Sarpam Thullal, a votive offering for family wealth and happiness, is performed in the courtyard of houses having snake shrines called Kavu. It is performed by the members of Pulluvar community. At first the Pulluvan draws a kolam (picture) of two or more twining snakes in the courtyard, and an oil-lit traditional lamp and one full measure (nirapara) are then put in front of the kolam. Accompanied by a procession called thalappoli
, the idol of the snake is brought out from the Kavu
and placed in the kolam.
A number of girls with their hair dressed up like the hoods of snakes took part in this procession. The poojari performs ritual offerings while the girls sit in two rows on the side of the kolam. The poojari then dances round the kolam to the rhythmic beating of para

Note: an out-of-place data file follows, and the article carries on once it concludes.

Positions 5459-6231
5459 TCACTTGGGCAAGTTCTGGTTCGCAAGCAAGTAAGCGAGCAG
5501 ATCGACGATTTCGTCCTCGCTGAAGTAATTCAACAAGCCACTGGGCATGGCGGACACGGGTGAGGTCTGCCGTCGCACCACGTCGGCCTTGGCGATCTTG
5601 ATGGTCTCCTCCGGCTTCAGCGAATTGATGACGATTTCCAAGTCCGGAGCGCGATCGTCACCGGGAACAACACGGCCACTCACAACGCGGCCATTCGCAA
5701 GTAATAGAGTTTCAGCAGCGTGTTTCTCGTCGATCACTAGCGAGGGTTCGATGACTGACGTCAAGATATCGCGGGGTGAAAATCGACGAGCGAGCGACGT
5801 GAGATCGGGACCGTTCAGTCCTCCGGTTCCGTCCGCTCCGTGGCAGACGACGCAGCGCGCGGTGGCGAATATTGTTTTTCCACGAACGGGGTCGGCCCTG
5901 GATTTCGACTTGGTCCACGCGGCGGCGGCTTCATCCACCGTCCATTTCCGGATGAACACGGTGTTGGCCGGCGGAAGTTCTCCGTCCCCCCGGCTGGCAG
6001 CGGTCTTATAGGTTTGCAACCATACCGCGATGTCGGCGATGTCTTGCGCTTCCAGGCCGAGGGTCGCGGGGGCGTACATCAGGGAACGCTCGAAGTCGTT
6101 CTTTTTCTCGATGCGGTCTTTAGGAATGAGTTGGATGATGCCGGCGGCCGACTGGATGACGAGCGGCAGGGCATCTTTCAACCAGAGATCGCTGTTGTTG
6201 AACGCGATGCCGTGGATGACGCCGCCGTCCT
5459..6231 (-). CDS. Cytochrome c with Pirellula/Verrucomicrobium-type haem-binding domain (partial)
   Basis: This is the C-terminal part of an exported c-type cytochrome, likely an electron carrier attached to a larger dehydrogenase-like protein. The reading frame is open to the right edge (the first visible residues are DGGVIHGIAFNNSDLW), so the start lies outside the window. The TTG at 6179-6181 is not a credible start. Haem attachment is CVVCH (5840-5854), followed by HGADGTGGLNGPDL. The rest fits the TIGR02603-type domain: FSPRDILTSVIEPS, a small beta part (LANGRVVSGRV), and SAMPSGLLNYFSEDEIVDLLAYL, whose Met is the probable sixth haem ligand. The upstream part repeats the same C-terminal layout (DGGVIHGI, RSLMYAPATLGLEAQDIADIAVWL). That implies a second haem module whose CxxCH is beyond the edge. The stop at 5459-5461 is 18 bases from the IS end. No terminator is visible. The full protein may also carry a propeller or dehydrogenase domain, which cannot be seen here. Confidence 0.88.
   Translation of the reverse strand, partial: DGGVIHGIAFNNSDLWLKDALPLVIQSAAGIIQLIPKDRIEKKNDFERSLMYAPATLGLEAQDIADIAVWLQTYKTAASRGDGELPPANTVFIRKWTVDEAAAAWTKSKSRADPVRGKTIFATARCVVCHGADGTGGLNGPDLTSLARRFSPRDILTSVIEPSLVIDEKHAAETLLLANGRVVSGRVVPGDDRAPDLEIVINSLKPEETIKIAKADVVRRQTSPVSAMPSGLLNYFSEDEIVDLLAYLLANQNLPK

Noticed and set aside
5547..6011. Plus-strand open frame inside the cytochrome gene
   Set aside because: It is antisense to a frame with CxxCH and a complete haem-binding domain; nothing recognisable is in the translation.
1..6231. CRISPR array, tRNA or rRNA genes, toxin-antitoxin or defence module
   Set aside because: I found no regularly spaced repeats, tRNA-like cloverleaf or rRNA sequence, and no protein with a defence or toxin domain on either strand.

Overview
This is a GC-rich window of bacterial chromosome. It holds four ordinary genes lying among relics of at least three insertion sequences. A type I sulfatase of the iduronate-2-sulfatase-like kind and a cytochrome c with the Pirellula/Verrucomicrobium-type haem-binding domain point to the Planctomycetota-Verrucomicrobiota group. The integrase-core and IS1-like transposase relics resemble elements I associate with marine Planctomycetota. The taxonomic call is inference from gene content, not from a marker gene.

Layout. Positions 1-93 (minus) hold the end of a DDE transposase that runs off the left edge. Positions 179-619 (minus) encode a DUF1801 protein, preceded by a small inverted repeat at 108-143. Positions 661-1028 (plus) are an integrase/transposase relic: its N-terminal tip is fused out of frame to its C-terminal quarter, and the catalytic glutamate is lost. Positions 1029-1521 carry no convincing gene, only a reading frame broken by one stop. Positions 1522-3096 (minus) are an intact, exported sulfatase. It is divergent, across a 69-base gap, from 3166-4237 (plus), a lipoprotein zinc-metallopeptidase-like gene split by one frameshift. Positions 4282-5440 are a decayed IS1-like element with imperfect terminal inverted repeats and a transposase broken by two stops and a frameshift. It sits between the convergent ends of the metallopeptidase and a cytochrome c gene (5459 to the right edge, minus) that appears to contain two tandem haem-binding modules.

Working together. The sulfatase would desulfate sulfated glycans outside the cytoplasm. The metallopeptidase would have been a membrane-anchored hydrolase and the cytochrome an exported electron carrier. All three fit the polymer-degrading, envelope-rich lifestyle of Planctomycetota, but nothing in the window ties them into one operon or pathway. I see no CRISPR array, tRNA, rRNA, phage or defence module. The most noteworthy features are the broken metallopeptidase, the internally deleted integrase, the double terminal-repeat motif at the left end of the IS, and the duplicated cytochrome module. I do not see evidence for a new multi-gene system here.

. All the while a pulluvan and pulluvathi will be singing special devotional songs set to tune and rhythm by nanduni
(a primitive type of veena) and kudam
(a primitive form of modern khatam) respectively. As the song gathers momentum the girls go into a trance and began to dance, swaying their body slowly at first and steadily ascending in tempo. The dance finally erupts in a violent frenzy of rhythmic fervor.